• Under the California Unfair Competition Law, “Plaintiffs have shown that the placement of the credit disclosure (under the heading ‘Soft Credit Pull Authorization’) may have been misleading such that a reasonable consumer would believe that Defendants would not make any hard inquiries until further steps were taken in the application process.” The court  also cited evidence provided  by the Plaintiffs  indicating  that  SoFi  may have known  “the practice was misleading and purposefully  failed to correct the website.”

Following  the court’s order  denying SoFi’s motion  to dismiss, a settlement  was entered providing  $2.5 million to the settlement class.

Lessons for Lenders Marketing “Soft” Pull Eligibility Determinations

This case should serve as a note of caution for lenders marketing eligibility determinations based on a “soft” pull of a consumer’s credit report. Notably the FCRA does not draw a distinction between “soft” and “hard” credit report inquiries; both result in the delivery of a consumer report and both require a permissible purpose. So while “soft” pulls are frequently based on written instructions of the consumer before an application for credit is initiated, if the “soft” pull (and the fact that the “soft” pull will not affect the consumer’s credit score) is featured in any consumer facing language, creditors should consider: (1) Whether the permissible purpose for a subsequent hard pull is based on the consumer’s prior written instructions, new written instructions, or the initiation of a credit transaction (e.g. a clear application for credit); and (2) Whether a prominent statement that a subsequent application might result in a “hard” pull is necessary to dispel any potential misperceptions regarding the nature of that subsequent credit pull. Copyright © 2016 LegalWorks, a Thomson Business; Huu Nguyen, Brian Halberg, Peter M. Bean.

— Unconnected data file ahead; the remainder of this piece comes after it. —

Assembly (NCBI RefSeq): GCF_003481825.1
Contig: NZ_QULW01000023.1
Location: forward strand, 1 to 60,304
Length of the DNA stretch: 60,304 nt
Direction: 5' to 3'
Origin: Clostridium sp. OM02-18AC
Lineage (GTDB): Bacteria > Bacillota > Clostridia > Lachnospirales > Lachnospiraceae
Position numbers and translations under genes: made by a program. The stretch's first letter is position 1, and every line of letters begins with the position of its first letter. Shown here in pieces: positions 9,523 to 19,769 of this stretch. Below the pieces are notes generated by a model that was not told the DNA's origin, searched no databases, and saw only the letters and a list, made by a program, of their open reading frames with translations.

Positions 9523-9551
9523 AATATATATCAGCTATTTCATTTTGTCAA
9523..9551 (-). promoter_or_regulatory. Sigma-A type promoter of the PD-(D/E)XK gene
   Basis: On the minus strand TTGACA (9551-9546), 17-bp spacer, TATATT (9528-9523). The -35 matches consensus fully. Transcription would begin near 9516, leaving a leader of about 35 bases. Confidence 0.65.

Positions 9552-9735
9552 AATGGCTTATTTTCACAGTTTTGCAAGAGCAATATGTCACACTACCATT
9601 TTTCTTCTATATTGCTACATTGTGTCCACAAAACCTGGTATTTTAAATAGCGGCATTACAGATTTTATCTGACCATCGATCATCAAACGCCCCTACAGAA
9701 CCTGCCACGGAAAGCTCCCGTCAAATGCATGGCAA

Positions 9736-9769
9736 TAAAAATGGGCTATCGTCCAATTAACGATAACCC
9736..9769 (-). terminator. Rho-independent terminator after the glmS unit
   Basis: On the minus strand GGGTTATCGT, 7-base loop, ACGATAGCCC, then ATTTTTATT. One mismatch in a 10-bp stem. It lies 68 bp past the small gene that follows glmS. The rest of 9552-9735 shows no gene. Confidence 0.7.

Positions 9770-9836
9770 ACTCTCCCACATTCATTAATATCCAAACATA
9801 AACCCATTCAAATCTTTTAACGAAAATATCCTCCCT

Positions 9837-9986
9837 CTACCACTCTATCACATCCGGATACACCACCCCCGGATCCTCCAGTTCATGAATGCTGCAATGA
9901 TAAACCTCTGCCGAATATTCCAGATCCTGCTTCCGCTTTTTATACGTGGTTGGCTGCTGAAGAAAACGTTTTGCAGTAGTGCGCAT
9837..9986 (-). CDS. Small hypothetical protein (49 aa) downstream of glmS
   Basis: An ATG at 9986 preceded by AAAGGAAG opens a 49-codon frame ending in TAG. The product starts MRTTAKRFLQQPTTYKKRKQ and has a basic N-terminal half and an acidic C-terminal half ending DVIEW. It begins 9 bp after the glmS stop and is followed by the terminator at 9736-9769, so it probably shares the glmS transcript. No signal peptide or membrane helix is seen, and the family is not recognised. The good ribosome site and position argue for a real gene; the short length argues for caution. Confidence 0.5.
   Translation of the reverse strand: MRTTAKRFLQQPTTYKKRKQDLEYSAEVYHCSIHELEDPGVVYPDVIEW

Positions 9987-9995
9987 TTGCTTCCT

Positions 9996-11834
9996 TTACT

1 Heaton v. Social Finance, Inc., Case No. 3:14-cv-05191-THE (N.D. Ca. November 24, 14), Docket No. 1. 2 Note that the Complaint contains exhibits with multiple variations of the authorization and terms and conditions, though all appear to be similar. 3 FTC Letter to Coffey (Feb. 11, 1998), available at https://www.ftc.gov/policy/advisory-opinions/advisory-opinioncoffey-02-11-98 (last visited September 22, 2016). 4 Heaton v. Social Finance, Inc., Case No. 3:14-cv-05191-THE (N.D. Ca. June 18, 2015), Docket No. 50. The parties’ arguments contain additional elements but are simplified here for the sake of brevity. 5 Heaton v. Social Finance, Inc., Case No. 3:14-cv-05191-THE (N.D. Ca. November 4, 2015), Docket No. 94, 6. 6 15 USC 1681q.